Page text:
Lovecraft considers these imaginative descriptions to be close-enough approximations to what is indeed out there somewhere, simply because of the sheer vastness of the universe. This realization, if you really feel it, brings a crushing terror and if you think about it too much, possibly madness. He proposed that its horror is measureless, and we would be better off not comprehending it.
H.P. Lovecraft, The Call of Cthulhu
We live on a placid island of ignorance in the midst of black seas of infinity, and it was not meant that we should voyage far. The sciences, each straining in its own direction, have hitherto harmed us little; but some day the piecing together of dissociated knowledge will open up such terrifying vistas of reality, and of our frightful position therein, that we shall either go mad from the revelation or flee from the deadly light into the peace and safety of a new dark age.
Similar ideas have been proposed from more scientific sources, although they tend to focus more on power differentials as a result of a technology and less on colourful descriptions of cosmic horror.
Michio Kaku, Impossible science
Imagine walking down a country road, and meeting an ant hill. Do we go down to the ants and say, "I bring you trinkets. I bring you beads. I give you nuclear energy and biotechnology. Take me to your leader?" Or we have the urge to step on a few of them?? […]
If ants in an ant hill detect a 10-lane superhighway being built near them, would they understand how to communicate with the workers? Would they assume that the workers communicate only on ant frequencies? In fact, the ants are so primitive that they would not even understand what a 10-lane superhighway was.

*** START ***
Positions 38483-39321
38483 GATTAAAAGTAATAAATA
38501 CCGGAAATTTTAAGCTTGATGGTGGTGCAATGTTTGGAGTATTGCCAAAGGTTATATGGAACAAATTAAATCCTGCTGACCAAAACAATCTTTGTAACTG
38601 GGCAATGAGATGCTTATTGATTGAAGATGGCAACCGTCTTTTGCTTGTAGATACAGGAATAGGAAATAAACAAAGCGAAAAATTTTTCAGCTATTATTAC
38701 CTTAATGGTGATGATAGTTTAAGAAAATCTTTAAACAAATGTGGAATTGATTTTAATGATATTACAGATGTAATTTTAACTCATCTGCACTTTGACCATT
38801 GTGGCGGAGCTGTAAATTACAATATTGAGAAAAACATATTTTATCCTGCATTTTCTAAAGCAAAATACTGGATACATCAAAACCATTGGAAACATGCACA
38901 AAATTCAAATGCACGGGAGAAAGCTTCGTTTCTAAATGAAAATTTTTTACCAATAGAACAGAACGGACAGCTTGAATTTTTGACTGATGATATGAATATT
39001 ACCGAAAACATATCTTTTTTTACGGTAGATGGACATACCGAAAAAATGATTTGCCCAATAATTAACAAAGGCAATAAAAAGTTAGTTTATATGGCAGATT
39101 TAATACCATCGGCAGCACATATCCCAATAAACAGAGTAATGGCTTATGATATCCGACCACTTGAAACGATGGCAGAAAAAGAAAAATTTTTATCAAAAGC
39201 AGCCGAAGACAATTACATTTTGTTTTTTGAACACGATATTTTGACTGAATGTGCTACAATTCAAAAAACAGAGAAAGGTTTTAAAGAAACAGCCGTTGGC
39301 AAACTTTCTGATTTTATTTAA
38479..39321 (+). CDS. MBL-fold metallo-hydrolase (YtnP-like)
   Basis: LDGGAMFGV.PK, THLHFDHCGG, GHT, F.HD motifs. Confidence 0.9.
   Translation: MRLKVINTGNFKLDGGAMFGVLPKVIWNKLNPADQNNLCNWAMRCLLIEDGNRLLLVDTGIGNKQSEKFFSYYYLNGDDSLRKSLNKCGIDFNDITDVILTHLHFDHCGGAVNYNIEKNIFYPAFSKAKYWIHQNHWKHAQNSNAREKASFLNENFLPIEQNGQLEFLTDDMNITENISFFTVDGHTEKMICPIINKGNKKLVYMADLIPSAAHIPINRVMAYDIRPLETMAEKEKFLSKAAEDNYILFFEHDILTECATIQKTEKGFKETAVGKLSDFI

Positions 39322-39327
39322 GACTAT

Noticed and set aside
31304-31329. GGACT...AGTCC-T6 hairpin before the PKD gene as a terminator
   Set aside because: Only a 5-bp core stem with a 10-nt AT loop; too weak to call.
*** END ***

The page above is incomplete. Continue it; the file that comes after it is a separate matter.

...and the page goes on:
I think it's an awful idea to advertize our existence in space, without understanding the motives and intentions of possible alien civilizations.
Remember what happened to Montezuma and the Aztecs when they encountered Cortez and his band of cutthroats. Within a few months, the great Aztec civilization was demolished, and Cortez only had technology a few centuries at most ahead of the Aztecs. Imagine what would happen if we met a civilization a million years ahead of us. Instead of David vs. Goliath, it would be a fruit fly versus Goliath […]
Also, the main danger faced by ants confronting workers building a 10 lane superhighway is not that the workers want to eat the ants or conquer and enslave them. The main danger faced by the ants is that they will be paved over. Think of most animals in a forest. The main danger they face is not that humans will shoot them and eat them. No, the main danger is that humans will rob them of their habitat, and they will die as a consequence, even if the humans are not aware of this.
So we may live in a universe where even the most wild fiction may turn out to be true. Perhaps even dreams are not fanciful, but are interpretations of very real possibilities that have occurred somewhere, sometime.
Unknown artist, Cthulu
Unknown artist, Azathoth
Unknown artist, Nyarlathotep
Steve Somers, Yog-Sothoth